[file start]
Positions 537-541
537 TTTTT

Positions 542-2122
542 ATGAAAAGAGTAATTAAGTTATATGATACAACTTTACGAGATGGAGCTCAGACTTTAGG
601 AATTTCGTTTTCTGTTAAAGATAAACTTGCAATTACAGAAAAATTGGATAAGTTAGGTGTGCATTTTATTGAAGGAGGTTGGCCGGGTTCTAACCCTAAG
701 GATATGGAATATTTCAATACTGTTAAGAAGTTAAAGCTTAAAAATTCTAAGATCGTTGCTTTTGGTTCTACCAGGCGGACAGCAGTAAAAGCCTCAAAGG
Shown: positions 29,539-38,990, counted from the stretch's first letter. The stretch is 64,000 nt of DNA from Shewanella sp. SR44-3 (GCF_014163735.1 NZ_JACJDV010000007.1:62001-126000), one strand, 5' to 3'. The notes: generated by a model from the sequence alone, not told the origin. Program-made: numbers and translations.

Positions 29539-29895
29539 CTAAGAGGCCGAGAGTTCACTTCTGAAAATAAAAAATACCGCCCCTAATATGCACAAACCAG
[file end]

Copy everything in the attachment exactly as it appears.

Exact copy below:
Positions 537-541
537 TTTTT

Positions 542-2122
542 ATGAAAAGAGTAATTAAGTTATATGATACAACTTTACGAGATGGAGCTCAGACTTTAGG
601 AATTTCGTTTTCTGTTAAAGATAAACTTGCAATTACAGAAAAATTGGATAAGTTAGGTGTGCATTTTATTGAAGGAGGTTGGCCGGGTTCTAACCCTAAG
701 GATATGGAATATTTCAATACTGTTAAGAAGTTAAAGCTTAAAAATTCTAAGATCGTTGCTTTTGGTTCTACCAGGCGGACAGCAGTAAAAGCCTCAAAGG
Shown: positions 29,539-38,990, counted from the stretch's first letter. The stretch is 64,000 nt of DNA from Shewanella sp. SR44-3 (GCF_014163735.1 NZ_JACJDV010000007.1:62001-126000), one strand, 5' to 3'. The notes: generated by a model from the sequence alone, not told the origin. Program-made: numbers and translations.

Positions 29539-29895
29539 CTAAGAGGCCGAGAGTTCACTTCTGAAAATAAAAAATACCGCCCCTAATATGCACAAACCAG